It is a fundamental property of absorbing materials that the refractive index is changed at the wavelengths that absorption takes place. This behavior, which is called anomalous dispersion, is shown graphically in FIG. 2a of the pending application. It is usually found that for reasonably symmetrical absorption bands, that at the absorption maximum, the anomalous dispersion contribution is approximately zero, that the local maximum in n occurs just before the half height of the absorption band on the long wavelength side, and that the local minimum in n occurs just after the half height on the low wavelength side. These positions have been indicated as λmax, λ+ and λ in FIG. 2a. On the long wavelength side of an absorption band, the refractive index is higher than on the short wavelength side, with the amplitude of the refractive index “wriggle” being determined by the strength of the absorption. This behavior of the real part of the refractive index is a direct consequence of equation (2). In particular, it is found that the minimum of the refractive index is situated at or at least close to the half-height of the absorption band on the short wavelength side.

Since it is generally the case for most organic films that the refractive index of the antireflective coating must be lowered for minimum reflection, it is therefore advantageous to choose the dye in such a way that its absorption band puts the local minimum in n as close as possible to the position of the lithographic exposure wavelength of interest, i.e., for best effect the dye must be selected in such a way that the half-height point of the top antireflective film's absorption on the low wavelength side must lie at or close to the target lithographic exposure wavelength.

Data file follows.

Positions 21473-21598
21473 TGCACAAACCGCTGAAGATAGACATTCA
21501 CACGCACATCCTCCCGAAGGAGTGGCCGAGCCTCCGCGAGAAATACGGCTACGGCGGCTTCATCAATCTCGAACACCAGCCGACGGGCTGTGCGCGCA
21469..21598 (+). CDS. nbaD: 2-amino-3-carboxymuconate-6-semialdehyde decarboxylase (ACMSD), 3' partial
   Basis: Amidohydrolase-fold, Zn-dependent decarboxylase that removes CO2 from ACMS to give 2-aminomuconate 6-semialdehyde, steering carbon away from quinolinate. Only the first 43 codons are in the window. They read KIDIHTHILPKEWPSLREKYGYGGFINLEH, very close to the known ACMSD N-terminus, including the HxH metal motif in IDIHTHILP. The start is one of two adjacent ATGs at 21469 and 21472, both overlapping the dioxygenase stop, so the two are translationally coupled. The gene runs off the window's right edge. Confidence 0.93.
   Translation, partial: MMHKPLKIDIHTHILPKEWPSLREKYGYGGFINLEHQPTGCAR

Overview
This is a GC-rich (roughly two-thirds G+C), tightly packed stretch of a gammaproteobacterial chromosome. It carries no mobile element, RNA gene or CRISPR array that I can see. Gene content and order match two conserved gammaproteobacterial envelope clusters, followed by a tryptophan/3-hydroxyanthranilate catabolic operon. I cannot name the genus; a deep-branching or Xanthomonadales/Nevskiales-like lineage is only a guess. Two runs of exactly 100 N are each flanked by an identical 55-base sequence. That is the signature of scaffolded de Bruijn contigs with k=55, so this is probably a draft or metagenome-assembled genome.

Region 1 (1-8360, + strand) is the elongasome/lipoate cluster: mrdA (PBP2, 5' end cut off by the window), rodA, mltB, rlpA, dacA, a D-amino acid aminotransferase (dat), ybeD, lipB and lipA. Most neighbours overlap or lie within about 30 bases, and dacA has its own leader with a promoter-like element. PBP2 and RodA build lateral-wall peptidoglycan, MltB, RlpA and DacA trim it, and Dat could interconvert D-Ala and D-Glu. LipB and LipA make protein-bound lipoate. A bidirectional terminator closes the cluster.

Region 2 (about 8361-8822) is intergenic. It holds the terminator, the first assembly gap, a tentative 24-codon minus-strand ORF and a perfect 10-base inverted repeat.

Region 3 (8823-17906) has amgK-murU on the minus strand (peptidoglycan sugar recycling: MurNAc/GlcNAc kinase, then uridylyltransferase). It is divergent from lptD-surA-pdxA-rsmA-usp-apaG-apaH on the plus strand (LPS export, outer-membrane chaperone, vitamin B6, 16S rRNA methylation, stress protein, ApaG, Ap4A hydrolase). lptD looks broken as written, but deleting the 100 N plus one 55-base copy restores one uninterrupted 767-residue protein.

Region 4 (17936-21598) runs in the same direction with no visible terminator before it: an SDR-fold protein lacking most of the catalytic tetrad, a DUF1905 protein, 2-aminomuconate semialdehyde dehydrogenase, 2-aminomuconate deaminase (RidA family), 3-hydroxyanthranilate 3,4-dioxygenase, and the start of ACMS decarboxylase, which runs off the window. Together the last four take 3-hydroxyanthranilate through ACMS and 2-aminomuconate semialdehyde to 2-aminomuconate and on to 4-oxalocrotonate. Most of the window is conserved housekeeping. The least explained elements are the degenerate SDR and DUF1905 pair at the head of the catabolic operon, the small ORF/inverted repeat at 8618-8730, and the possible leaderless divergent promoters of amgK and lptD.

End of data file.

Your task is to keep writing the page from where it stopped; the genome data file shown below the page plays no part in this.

FIG. 2b illustrates this principle: in the top part of the FIG. 2b, the dye has been chosen judiciously, and the position of its absorption band is such that a substantial reduction of the real part n of the refractive index is achieved; in the bottom part of FIG. 2b, an injudicious choice is shown as a counterexample in which the absorption of the dye is positioned such that the real part of the refractive index is raised. It is seen from this illustration that although the two depicted dyes have approximately equal absorbency, their impact on the real part of the refractive index is quite different. In the former case, the dye raises the real part of the refractive index, leading to a poorer performing antireflective coating. In the latter case, the dye decreases the refractive index of the antireflective coating, leading to a better performing antireflective material: thus absorption is chosen such as to cause a reduction in the real part of the refractive index of the antireflective coating at the irradiation wavelength. Since, as stated before, organic materials typically have refractive indices which are too high to achieve index of the antireflective coating at the irradiation wavelength. Since, as stated before, organic materials typically have refractive indices which are too high to achieve effective antireflection, it is clear that the characteristic of dye in the upper example of FIG. 2b is better suited for use in an antireflective layer than the one in the lower part of FIG. 2b.